• If you have inherited a long-in-the-tooth internal security baseline or set of standards and don't know what they are worth, map those controls against the threats that worry you today so you can update them to make them more contemporary and relevant. Show where current security arrangements lack depth or breadth.  Expose how well or how poorly security protection is currently being provided and uncover security gaps that have lain hidden for ages.
  • An expert's opinion about where your security problems lie is an informed guess but it is nonetheless still a guess. As any expert in the art should agree, we have difficulty getting within even orders of magnitude on many of our risk guesses. A threat model and business risk model, especially if used together, can give you a meaningful and transparent view of where your security attention really ought to be focussed.  They are tailored to your technology estate and business model so they provide results that are particular to you rather than generic.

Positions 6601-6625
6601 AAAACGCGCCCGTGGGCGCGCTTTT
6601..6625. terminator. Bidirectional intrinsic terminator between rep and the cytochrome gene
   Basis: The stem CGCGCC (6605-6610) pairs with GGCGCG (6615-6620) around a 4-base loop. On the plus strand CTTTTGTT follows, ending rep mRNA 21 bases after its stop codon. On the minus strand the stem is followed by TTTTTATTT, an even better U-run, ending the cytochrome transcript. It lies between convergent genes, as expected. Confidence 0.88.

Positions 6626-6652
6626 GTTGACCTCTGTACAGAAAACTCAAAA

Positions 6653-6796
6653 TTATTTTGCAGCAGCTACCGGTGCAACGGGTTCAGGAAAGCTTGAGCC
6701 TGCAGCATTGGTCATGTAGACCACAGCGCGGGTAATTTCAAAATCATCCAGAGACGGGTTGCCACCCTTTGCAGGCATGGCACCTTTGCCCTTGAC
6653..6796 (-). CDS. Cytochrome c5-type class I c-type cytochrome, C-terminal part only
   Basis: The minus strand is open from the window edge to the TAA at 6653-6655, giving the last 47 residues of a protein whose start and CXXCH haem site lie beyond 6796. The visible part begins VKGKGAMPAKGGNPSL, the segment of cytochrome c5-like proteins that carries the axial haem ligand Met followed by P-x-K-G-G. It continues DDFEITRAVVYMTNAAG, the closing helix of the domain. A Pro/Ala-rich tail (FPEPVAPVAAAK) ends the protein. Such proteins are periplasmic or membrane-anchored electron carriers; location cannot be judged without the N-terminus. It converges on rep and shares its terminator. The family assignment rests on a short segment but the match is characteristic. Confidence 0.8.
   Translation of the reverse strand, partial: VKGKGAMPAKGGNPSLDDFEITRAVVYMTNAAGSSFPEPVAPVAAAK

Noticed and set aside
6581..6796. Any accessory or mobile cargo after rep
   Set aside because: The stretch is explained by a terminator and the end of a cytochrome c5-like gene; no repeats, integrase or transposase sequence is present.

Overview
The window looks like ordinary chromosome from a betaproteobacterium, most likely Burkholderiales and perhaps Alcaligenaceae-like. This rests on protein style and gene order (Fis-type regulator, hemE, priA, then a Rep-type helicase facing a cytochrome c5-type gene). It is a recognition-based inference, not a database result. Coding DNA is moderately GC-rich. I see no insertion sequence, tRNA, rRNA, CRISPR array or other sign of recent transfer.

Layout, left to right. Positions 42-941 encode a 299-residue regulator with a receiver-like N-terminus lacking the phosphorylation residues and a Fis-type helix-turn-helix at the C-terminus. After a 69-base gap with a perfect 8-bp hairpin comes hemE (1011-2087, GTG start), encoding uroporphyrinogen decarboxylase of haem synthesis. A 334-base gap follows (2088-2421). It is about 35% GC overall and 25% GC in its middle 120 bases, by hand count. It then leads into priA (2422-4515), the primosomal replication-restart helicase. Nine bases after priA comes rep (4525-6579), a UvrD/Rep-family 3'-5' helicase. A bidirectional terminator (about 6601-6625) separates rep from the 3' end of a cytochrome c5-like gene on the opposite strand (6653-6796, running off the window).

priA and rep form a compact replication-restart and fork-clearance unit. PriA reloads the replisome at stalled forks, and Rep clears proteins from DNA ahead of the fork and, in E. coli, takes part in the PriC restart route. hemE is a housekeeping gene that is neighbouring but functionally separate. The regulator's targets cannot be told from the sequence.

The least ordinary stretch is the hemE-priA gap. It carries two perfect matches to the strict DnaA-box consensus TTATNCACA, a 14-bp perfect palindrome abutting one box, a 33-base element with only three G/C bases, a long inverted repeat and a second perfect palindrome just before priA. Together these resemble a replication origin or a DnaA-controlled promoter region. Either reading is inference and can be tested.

• Long gone are the days when cyber attacks were just an annoying daily nuisance perpetrated by skilled but wayward individuals.  Nowadays, cyber skirmishes are an accepted part of the way international tensions are played out. Any company of any significance has to expect it will, at some stage, become a collateral victim in someone else’s cyber skirmishes.  Doing everything to defend against every conceivable attack is just not practicable. The best way to defend yourself in this challenging environment is to identify your top half a dozen or so threats, map your essential controls against those threats, and make sure you have the core strength and depth to be properly protected.

If you would like to take a more structured approach to the way you deal with threats and controls within your company, then please get in touch using the contact details at the top of this page.